In the future, Americans will no longer be able to afford to live as they have lived in the past. Joe Biden has given a message for the world: “America is back.” The president-elect promised that the US will rebuild the international links that were damaged under the chaotic Trump presidency. The reality is that the rest of the world doesn’t need America to “be back”. While Biden may be less personally objectionable than Trump, his background and political inclinations mean that he is likely to favour the same grim project of covert operations, failed coups and arms build-ups as previous Presidents. The reality of American power is that it exists to serve a coterie of the rich and powerful, oppressors and regional bullies. Responding to the terrifying, truly international threats of the 21st century, from global warming to transnational political violence, requires not more drones, bunker busters and failed CIA interventions, but political negotiation, respect for international law and order as well as economic redistribution and adhering to social justice.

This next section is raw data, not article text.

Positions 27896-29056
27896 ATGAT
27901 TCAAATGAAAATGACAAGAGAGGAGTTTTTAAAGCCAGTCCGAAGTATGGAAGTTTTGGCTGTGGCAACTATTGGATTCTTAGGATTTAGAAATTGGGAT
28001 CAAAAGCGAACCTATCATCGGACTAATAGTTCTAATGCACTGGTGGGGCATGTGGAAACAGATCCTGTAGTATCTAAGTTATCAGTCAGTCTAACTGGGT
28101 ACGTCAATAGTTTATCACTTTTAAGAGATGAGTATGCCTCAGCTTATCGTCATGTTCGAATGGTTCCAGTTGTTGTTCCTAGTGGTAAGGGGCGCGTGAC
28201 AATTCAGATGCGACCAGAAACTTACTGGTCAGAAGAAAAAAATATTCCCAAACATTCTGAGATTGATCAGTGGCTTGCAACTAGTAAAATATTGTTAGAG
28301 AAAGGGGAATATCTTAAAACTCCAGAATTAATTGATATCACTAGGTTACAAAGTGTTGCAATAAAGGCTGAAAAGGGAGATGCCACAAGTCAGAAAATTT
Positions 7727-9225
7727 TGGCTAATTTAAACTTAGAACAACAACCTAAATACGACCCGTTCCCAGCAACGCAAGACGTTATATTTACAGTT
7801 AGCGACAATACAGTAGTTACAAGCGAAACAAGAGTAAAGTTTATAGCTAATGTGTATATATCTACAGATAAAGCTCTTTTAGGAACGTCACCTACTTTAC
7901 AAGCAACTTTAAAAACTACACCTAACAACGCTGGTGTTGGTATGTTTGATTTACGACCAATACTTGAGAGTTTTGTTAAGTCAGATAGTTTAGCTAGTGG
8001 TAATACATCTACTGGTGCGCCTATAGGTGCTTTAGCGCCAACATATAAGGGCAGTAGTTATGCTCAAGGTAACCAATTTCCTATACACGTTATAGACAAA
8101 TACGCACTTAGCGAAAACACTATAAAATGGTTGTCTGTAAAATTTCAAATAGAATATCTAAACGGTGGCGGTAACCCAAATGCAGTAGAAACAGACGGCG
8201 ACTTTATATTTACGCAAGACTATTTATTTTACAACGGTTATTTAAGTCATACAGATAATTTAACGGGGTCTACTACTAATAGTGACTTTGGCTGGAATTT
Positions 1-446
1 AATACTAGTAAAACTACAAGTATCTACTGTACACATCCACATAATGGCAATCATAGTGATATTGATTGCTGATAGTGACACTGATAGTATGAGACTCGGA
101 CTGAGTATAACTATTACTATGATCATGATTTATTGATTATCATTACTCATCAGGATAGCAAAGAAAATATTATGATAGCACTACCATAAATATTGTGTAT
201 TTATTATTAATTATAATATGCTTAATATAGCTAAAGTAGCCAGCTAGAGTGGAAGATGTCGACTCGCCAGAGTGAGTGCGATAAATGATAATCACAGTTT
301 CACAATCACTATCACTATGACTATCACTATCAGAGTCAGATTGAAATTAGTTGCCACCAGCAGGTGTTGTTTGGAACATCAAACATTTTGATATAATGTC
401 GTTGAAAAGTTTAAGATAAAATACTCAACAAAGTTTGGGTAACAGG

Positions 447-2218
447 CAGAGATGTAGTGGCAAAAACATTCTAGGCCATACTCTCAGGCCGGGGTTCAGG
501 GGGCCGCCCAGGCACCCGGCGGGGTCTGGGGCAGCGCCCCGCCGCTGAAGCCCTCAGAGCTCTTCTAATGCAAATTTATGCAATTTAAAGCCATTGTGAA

The damage this reckless narcissist of a President has accomplished is impossible to estimate. It is anyone’s guess if his departure from public office will ever repair the damage, not only to the nation but to the planet. However, although Trump’s presidency was unprecedented in its incivility and mendacity, it is also connected to deeper trends in American politics and society. The “with us or against us” narrative Bush promoted had an instantly chilling effect in that it almost immediately silenced critics of war. Critical thought, dissent and courage were overwhelmingly replaced with fear, conformity, cowardice and an inability to hold power accountable (save for a few exceptions) while it also galvanized extremists on all sides. In this context, nothing will correct the status quo or change it unless or until an overwhelming majority of Americans recognize and embrace reality that the world outside has changed and choose to impress this upon their political leaders living in cocoons.
To express more optimism than the situation warrants, there could be one silver lining. The world and UN may emerge wiser after the exit of Trump with little more wisdom about the need to collectively stand up to the global veto wielding bullies against their hypocrisy, excesses and arrogance.